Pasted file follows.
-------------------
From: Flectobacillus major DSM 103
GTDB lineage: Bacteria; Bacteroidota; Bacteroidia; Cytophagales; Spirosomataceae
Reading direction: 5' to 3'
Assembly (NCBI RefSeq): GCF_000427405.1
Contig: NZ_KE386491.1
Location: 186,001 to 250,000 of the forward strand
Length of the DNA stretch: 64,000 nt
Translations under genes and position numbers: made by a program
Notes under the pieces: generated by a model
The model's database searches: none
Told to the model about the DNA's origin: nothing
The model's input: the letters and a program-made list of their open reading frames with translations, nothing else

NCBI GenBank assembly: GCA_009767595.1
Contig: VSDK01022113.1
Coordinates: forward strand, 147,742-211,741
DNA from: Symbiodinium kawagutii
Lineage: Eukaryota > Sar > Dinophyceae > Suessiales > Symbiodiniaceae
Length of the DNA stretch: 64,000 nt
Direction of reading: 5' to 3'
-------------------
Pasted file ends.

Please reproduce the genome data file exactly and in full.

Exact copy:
From: Flectobacillus major DSM 103
GTDB lineage: Bacteria; Bacteroidota; Bacteroidia; Cytophagales; Spirosomataceae
Reading direction: 5' to 3'
Assembly (NCBI RefSeq): GCF_000427405.1
Contig: NZ_KE386491.1
Location: 186,001 to 250,000 of the forward strand
Length of the DNA stretch: 64,000 nt
Translations under genes and position numbers: made by a program
Notes under the pieces: generated by a model
The model's database searches: none
Told to the model about the DNA's origin: nothing
The model's input: the letters and a program-made list of their open reading frames with translations, nothing else

NCBI GenBank assembly: GCA_009767595.1
Contig: VSDK01022113.1
Coordinates: forward strand, 147,742-211,741
DNA from: Symbiodinium kawagutii
Lineage: Eukaryota > Sar > Dinophyceae > Suessiales > Symbiodiniaceae
Length of the DNA stretch: 64,000 nt
Direction of reading: 5' to 3'